I have no experience of this so what would I put on each end of the cable, i.e. in the attic where the fibre will come in and in my office where I will plug the router in.
I presume in the office it will just be a wall socket with a RJ45 connector.
AxeMurderer
Grafter
Posts: 164
Registered: 18-05-2011

Re: Preparing for Fibre Connection

If it really is FTTP, and it does sound like it, then the new fibre connection is additional to your existing telephone line. After FTTP installation you will have a new, fibre, line in to your house which will carry your broadband. Your existing telephone line will remain in use for telephone only. You may be able to get the new fibre connection routed to wherever you want it (and there is no point in messing about with phone extension sockets - for broadband anyway).
If you want to add a new extension socket (because you are actually getting FTTC, or because you don't like the current phone extension) then you need to run a new cable, and it may as well be cat5. This can be permanently connected to the master socket at one end, and the new extension socket at the other; you don't need or want any kind of plug on it but ideally you will need a punchdown tool to make the connections (cheap).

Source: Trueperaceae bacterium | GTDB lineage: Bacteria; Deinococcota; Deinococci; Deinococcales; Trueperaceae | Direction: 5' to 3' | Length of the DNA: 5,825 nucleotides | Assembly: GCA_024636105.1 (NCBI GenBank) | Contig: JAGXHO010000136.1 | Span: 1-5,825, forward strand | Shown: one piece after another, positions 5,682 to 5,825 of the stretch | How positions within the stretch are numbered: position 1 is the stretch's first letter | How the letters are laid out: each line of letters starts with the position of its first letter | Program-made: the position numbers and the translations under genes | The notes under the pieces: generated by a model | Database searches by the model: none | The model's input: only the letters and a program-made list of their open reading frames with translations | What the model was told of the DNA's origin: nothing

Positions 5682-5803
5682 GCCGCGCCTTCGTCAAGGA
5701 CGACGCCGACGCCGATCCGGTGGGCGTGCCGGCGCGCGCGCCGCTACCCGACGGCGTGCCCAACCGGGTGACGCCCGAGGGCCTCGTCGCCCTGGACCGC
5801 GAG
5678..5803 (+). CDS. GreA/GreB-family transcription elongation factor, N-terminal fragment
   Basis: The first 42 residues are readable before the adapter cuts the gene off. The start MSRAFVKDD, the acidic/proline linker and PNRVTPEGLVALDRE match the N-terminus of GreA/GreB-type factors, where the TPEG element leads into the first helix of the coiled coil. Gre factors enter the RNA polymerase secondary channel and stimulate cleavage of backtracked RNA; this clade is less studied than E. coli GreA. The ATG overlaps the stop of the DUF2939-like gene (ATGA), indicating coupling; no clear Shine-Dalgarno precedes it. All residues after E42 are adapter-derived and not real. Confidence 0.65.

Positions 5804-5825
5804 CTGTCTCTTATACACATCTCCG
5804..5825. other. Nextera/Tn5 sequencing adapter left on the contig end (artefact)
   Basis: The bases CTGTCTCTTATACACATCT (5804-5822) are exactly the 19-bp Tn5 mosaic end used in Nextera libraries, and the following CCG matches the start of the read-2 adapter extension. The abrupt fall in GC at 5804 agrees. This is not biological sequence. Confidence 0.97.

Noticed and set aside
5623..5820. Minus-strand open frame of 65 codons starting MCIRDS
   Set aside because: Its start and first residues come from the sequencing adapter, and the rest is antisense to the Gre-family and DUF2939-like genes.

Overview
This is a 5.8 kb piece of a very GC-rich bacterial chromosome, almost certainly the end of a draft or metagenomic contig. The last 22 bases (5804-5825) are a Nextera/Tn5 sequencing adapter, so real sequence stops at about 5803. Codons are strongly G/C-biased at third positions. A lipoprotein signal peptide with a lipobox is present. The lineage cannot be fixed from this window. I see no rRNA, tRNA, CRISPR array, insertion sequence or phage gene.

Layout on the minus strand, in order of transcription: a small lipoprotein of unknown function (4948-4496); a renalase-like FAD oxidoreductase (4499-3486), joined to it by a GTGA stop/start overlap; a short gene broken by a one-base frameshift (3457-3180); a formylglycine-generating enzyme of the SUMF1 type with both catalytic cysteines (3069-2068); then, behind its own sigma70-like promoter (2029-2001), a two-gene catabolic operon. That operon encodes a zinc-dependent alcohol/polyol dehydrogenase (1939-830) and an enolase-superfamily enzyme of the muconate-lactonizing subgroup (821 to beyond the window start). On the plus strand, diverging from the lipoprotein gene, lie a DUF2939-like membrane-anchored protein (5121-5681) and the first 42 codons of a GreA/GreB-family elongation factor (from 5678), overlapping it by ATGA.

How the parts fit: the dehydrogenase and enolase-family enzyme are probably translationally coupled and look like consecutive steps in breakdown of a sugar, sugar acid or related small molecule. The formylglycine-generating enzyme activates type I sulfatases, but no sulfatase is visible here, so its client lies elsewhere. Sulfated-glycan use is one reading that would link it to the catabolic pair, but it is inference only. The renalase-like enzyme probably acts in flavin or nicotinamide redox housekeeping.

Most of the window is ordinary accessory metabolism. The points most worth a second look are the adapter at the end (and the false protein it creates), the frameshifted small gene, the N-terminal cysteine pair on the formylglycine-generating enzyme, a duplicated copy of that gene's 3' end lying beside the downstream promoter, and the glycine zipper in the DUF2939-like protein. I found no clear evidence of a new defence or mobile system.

In your case I wouldn't actually do anything until I knew what service would be available and when it would be available from. FTTP is currently still a trial in, I think, the Milton Keynes area only. The wider rollout of FTTP has been delayed; I'd also want to know, when it is properly launched, what the installation options actually are i.e. how flexible are BT in routing the new fibre connection. So I wouldn't want to be first even when FTTP is properly launched.